A body that may be that of a Briton taken hostage in Iraq two years ago has been handed over to Iraqi authorities, British Foreign Secretary David Miliband announced Wednesday.
The disclosures reported by the country’s official news agency were highly unusual. The agency, SPA, reported the attacker, Abdullah Hassan Talea’ Asiri, a wanted Saudi militant who had been hiding in Yemen, got in touch with Saudi authorities telling them he wanted to turn himself in to Saudi Prince Mohammed bin Naif, the assistant minister of Interior for Security Affairs. After arriving back in Saudi Arabia, Asiri spoke by phone to Mohammed, who agreed to see him during a Ramadan reception at his home in the city of Jeddah. According to a transcript provided by SPA, during the phone call the men exchanged greetings and discussed the importance of the holy month of Ramadan. Mohammed is quoted as telling Asiri that “one should be careful; evil people would like to exploit all of you. Now only you to fear Allah Almighty and come home.” Later in the conversation, Asiri asked if a special plane could be dispatched to take him to meet with Mohammed. Asiri, escorted by security, was transported to Jeddah, where he met with the prince at his palace. During the meeting, Asiri explained to Mohammed that other Saudi militants in Yemen also wished to surrender but sought reassurances from the prince. According to SPA, a call was then placed to one of the militants in Yemen. While the prince was on the phone, Asiri blew himself up, SPA reported.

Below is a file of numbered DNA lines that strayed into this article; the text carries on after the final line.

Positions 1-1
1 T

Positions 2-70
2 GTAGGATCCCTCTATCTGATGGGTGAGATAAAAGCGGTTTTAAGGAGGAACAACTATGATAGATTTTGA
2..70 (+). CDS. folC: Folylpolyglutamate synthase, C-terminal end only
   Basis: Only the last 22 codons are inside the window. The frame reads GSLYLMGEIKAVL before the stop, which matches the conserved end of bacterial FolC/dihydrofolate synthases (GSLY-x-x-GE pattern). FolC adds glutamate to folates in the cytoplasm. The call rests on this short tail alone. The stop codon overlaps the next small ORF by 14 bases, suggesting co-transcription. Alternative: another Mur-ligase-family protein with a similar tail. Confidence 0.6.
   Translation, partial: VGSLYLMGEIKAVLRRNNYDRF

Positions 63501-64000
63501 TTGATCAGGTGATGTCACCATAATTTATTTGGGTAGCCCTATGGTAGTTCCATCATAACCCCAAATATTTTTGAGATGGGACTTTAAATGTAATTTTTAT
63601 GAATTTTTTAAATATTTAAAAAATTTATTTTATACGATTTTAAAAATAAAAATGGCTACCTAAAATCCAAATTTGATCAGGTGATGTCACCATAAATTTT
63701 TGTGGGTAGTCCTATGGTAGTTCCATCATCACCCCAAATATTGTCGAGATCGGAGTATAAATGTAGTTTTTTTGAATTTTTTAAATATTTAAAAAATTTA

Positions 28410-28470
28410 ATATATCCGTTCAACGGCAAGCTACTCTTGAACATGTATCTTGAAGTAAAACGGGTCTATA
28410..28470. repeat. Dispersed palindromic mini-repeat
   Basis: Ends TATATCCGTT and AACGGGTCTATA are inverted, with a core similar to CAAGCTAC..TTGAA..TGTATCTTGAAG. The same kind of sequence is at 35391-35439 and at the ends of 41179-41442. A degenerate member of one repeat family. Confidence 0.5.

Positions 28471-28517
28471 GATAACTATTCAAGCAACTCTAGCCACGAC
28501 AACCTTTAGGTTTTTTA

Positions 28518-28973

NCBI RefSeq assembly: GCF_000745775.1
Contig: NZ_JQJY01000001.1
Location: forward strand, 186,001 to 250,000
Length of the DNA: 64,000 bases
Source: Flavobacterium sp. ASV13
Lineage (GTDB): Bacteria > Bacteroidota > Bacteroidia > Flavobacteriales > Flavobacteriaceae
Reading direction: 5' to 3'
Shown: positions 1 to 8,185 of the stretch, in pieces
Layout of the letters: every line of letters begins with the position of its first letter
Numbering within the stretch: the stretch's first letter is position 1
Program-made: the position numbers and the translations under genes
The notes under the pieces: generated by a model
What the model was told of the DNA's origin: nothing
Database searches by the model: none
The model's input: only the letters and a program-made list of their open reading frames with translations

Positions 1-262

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Mohammed, who is also the son of the country’s Interior Minister, was lightly injured in the attack. Saudi King Abdullah was shown visiting the prince in the hospital after the attack on Saudi TV. The king asked the prince why the militant was allowed to get so close him without being inspected properly and searched thoroughly. Prince Mohammed answered the king by telling him it had been a mistake. SPA adds that “the concerned security authorities opened an investigation into the incident. However, the criminal laboratory and a forensic report have reached conclusions that, for security considerations, will not be announced at this time.” Asiri’s name was on a list of 85 most wanted suspects released by Saudi Arabia in February. At the time the list was released, Saudi Arabia asked Interpol for its help in apprehending dozens of the wanted Saudis on the list who were suspected of plotting attacks against Saudi Arabia from abroad. The announcement was significant because it is rare for the kingdom to announce that some of its most wanted terrorists are on the loose. It is also unusual for Saudi Arabia to ask for help in finding them. Some of the suspects on the most wanted list had been released from Guantanamo Bay, returned to Saudi Arabia, and had then gone through a Jihadi reeducation program run by the Interior Ministry, before fleeing to Yemen and taking up terrorist activity once more. Saudi Arabia has been battling terrorism since 2003, when al Qaeda launched a series of attacks inside the Kingdom. In the security crackdown that followed, Asiri, like many other wanted Saudi militants, fled to Yemen. Earlier this year, Saudi al Qaeda and Yemeni al Qaeda merged to form “Al Qaeda in the Arabian Peninsula.” Al Qaeda in the Arabian Peninsula, which operates out of Yemen, claimed responsibility earlier this week for the attack against Mohammed. In August, Saudi Arabia’s Interior Ministry announced that over the past year, 44 al Qaeda suspects across the country had been arrested. While the Interior Ministry is calling the attempted assassination an “action of treachery and treason”, SPA reports that the Ministry will not change its “open-door policy” of granting amnesty to militants wishing to surrender – in particular, “those citizens residing outside the country” who wish to “take advantage of the state-sponsored program of advice and care.”